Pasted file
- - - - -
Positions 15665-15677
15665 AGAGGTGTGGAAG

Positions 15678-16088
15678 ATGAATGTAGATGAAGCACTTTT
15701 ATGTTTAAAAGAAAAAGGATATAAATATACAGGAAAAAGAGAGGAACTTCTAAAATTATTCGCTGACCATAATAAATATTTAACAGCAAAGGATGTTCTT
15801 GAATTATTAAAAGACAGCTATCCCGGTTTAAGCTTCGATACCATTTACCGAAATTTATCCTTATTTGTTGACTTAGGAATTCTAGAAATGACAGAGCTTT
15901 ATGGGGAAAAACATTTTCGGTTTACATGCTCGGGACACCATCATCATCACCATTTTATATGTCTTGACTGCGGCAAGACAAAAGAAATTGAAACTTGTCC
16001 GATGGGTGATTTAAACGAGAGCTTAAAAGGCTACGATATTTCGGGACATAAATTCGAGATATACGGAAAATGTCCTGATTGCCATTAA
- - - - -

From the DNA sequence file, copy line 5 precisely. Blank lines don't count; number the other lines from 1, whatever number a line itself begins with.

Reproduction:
15701 ATGTTTAAAAGAAAAAGGATATAAATATACAGGAAAAAGAGAGGAACTTCTAAAATTATTCGCTGACCATAATAAATATTTAACAGCAAAGGATGTTCTT